A 3D Pop Noise Diffuser eliminates the unwanted pops and plosives that can sometimes creep in onstage, whilst the supercardioid polar pattern and 35 Hz – 16 kHz frequency range provide very similar quality to that of a studio condenser microphone.

If that wasn’t enough to sway you, the max SPL of 154 means the loudest of singers will be able to sing free of distortion. And it can be used to record guitar cabs, snares, and even brass instruments when you’re not rocking out onstage.

Shop now | Austrian Audio OD505 Active Dynamic Vocal Microphone 

10. SubZero SZM-11 Beta Dynamic Vocal Microphone

SubZero SZM-11 BetaWhen you’re on a tight budget, yet you don’t want to scrimp on sound quality, the SubZero SZM-11 Beta Dynamic Vocal Microphone is a good option.

Obviously, it takes inspiration from another mic on this list – which we won’t name, but it’s a great option for those who simply can’t stretch their budget or who need a gig-quality microphone for open mics, rehearsals,  or shared use.

This Subzero offering is a cardioid dynamic mic, so it does a great job of rejecting any unwanted noise behind, in front, and to the side of you.

Boasting a 50Hz – 16kHz frequency response, it’s not as sensitive as the other microphone on this list. That’s OK though as it means it’s very forgiving when it comes to filtering out the unwanted low and high frequency build-ups during a performance.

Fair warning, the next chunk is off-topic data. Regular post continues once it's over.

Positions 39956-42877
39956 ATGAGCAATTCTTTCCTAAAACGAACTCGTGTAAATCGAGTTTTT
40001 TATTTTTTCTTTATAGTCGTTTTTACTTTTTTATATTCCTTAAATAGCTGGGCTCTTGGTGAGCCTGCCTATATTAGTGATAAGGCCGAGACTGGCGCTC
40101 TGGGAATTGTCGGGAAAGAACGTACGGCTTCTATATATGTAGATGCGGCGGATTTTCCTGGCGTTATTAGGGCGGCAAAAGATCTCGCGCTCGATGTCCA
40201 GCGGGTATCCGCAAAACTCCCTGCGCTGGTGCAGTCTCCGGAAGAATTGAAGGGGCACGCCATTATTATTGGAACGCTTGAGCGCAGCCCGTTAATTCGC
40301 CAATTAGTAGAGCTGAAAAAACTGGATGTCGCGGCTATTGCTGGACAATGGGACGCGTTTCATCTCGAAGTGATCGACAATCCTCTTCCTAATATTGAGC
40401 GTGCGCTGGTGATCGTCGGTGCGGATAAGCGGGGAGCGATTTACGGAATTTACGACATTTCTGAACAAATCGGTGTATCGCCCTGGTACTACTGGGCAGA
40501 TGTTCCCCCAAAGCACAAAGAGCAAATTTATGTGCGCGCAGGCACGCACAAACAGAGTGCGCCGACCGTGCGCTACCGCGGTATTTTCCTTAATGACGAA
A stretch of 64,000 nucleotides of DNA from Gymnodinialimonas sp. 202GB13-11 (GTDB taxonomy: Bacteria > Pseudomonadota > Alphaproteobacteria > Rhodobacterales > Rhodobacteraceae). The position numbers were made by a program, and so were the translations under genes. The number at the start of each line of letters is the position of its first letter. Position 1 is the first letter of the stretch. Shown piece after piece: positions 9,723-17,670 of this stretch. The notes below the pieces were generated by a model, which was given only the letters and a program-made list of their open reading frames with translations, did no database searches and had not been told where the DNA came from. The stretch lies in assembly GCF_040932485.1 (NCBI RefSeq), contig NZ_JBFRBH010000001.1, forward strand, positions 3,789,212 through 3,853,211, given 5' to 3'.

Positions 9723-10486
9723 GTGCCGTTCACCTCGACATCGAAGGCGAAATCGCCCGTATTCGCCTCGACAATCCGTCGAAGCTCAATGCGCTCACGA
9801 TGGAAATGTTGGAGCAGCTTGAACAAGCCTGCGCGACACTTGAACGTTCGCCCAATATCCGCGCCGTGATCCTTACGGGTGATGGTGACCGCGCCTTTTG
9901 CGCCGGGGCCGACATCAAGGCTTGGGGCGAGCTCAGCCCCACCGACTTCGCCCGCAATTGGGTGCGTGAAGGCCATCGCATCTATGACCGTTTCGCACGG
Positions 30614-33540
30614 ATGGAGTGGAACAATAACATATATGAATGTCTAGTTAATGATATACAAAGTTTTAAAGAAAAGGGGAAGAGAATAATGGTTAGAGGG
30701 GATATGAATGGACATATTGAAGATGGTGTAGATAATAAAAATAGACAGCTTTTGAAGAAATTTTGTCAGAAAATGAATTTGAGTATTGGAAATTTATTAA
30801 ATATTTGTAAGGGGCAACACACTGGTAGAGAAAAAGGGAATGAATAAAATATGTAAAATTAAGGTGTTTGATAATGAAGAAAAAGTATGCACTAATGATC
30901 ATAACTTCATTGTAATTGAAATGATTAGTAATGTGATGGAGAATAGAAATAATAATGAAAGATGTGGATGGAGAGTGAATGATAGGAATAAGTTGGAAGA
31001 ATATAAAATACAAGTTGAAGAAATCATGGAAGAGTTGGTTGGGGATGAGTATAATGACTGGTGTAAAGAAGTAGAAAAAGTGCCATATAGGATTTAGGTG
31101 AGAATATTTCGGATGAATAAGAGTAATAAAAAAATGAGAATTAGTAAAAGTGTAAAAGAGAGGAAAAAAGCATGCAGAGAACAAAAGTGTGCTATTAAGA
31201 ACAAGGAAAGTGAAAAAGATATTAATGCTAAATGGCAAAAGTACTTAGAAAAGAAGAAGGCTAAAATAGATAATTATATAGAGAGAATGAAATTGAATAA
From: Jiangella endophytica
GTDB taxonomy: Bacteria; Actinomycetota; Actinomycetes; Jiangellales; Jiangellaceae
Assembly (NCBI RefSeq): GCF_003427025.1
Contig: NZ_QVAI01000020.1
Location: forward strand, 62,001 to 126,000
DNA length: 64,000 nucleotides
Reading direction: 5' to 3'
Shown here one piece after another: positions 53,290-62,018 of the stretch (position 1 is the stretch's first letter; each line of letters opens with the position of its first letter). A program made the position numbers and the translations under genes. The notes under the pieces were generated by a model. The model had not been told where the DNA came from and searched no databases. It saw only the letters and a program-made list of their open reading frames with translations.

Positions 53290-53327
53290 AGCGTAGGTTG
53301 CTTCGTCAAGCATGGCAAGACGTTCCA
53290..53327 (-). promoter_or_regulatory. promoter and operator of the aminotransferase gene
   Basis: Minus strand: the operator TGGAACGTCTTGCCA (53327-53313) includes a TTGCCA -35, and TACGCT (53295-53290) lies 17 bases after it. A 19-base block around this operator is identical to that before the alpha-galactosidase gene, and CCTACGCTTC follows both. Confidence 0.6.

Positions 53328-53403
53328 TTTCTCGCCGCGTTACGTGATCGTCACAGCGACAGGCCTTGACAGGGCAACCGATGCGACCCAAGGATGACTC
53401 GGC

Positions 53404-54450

Your sound engineer will have an easier job of controlling the quality of sound coming through the PA, which means your vocals will sit nicely in the mix.

The heavy-duty mesh grille and protective foam insert then protect the capsule from knocks and bumps along the way as you hone your skills on the mic.

This is one of the best budget live vocal microphones available today that actually sounds good!

Shop now | SubZero SZM-11 Beta Dynamic Vocal Microphone

11. 3 Piece Microphone Set by Gear4music3 Piece Microphone Set by Gear4music